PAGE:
‘No disadvantage’ aim in modern awards was ‘just an objective’: Rudd

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‘No disadvantage’ aim in modern awards was ‘just an objective’: Rudd

The Federal Government has backed away from guaranteeing no employer or employee will be worse off under modern awards and, instead, is saying that this is the ‘objective’ of the award changes, not a guaranteed outcome.

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The Federal Government has backed away from guaranteeing no employer or employee will be worse off under modern awards and, instead, is saying that this is the ‘objective’ of the award changes, not a guaranteed outcome.
 
IR commentators have said from the time Workplace Relations Minister Julia Gillard requested the AIRC take into account the ‘no disadvantage’ factor when framing modern awards that this would be very difficult if not impossible.
 
In its transition decision published on Wednesday the Commission said that the request for a modern award system from IR Minister Julia Gillard ‘provides that the process is not intended to disadvantage employees or increase costs for employers — objectives which are potentially competing’.
 
Some will win, some will lose
 
‘It is clear that some award conditions will increase, leading to cost increases, and others will decrease, leading to potential disadvantage for employees, depending upon the current award coverage,’ the Full Bench said.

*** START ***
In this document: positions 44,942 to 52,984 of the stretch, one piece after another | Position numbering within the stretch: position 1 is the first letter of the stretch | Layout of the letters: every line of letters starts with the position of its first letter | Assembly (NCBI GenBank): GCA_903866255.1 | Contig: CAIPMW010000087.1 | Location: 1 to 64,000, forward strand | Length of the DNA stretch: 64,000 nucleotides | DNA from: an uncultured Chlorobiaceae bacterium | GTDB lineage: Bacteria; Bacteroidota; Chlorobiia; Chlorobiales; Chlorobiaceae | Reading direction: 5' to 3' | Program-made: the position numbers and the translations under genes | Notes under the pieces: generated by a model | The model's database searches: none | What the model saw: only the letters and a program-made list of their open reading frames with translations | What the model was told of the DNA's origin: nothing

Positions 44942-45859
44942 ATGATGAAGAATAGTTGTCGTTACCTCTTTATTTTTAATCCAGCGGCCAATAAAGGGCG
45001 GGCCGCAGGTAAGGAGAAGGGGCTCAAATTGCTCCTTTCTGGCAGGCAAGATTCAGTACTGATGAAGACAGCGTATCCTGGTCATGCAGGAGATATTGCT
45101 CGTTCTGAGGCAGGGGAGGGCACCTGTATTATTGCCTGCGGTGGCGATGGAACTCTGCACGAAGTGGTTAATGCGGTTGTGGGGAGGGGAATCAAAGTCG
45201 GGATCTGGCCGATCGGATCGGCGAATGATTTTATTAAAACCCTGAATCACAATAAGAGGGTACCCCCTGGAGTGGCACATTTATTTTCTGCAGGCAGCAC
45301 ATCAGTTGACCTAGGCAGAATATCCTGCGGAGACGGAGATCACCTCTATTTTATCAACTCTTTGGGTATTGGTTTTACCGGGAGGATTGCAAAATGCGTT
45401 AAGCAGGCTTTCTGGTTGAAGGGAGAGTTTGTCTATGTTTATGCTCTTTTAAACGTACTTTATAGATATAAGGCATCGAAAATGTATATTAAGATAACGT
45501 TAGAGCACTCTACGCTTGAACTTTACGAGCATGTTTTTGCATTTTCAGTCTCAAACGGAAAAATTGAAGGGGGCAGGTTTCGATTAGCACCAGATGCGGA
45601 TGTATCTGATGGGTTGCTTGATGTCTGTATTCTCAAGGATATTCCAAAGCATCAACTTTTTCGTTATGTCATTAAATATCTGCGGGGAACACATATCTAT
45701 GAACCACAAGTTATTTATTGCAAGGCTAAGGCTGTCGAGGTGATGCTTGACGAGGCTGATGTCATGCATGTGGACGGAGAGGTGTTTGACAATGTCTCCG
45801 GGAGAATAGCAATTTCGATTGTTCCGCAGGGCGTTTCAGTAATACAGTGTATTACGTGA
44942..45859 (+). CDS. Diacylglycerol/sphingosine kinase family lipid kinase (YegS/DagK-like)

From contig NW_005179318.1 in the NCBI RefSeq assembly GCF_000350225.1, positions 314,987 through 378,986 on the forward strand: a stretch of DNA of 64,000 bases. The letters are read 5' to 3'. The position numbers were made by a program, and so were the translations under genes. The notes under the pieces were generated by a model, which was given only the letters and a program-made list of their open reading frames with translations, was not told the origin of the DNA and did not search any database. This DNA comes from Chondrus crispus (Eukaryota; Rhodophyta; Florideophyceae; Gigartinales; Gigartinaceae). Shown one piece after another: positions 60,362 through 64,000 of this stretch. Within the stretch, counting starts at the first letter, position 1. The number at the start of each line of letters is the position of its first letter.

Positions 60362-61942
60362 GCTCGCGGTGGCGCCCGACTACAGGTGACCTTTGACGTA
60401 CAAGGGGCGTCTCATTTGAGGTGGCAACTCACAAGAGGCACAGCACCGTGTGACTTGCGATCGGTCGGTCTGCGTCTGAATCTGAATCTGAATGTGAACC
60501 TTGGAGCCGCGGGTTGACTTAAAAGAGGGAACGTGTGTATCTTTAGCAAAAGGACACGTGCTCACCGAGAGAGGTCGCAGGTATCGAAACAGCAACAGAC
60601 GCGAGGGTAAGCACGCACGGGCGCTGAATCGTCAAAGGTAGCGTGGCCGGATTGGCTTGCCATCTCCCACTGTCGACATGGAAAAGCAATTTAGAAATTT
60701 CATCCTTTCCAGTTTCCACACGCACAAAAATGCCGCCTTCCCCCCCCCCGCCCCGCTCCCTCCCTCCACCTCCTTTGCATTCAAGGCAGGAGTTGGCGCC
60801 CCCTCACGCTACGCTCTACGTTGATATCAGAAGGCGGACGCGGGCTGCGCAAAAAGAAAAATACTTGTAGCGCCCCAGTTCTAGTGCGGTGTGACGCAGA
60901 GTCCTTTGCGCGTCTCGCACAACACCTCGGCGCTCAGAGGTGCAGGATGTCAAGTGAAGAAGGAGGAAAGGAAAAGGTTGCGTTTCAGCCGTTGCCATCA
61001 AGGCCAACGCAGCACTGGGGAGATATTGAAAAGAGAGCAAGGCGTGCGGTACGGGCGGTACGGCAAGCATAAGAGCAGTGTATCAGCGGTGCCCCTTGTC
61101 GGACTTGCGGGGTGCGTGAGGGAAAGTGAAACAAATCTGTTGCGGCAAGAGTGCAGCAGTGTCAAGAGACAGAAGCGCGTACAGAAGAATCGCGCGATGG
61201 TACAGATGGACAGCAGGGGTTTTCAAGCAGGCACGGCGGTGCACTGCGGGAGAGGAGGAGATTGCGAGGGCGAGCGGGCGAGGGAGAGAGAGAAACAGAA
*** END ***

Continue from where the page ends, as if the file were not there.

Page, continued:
Unions and employer organisations have since expressed their anger that some of the people they represent will be worse off.
 
Prime Minister Kevin Rudd attempted to downplay this outcome yesterday, saying that the ‘no disadvantage’ outcome was an ‘objective’ and not a guarantee.
 
‘Objectives and intentions’
 
Melbourne radio commentator Neil Mitchell put it to Rudd that what he was talking about were ‘objectives and intentions … not guarantees’.
 
Rudd challenged Mitchell to show where the ‘guarantee’ claim was made before the election.
 
On the 7.30 Report on Tuesday night it was put to Gillard that the ‘no disadvantage’ aim was ‘irreconcilable’ and asked is such aims could be met.
 
‘They are being met as awards are being modernised and the fact that overwhelmingly this process has happened without concerns from employers or unions shows that the process we set up is working,’ Gillard said.
 
‘Ongoing argument’ with unions
 
ACTU president Sharon Burrow said unions would have ‘an ongoing argument’ with the government if some workers lose out when modern awards begin operating on 1 January 2010 (though the five-year transition arrangements do not begin until 1 July 2010).
 
She said they would continue to argue on behalf of workers ‘because indeed the Government did say that no worker would be worse off’.
 
David Gregory, director of workplace policy at ACCI, said there are going to be cost increases for many employers ‘and that’s going to be disappointing, particularly given the assurances that we had from the Government, right up front, that this was not about increasing costs for employers’.
 
Sting for employers
 
‘I think the bottom line is that there will be a considerable sting for many employers in the transition as they move from state-based IR systems to the new federal framework.’
 
The final word goes to Andrew Stewart, Professor of Law at the University of Adelaide:
‘There was no way this process was going to result in anything other than some winners and losers.'
 
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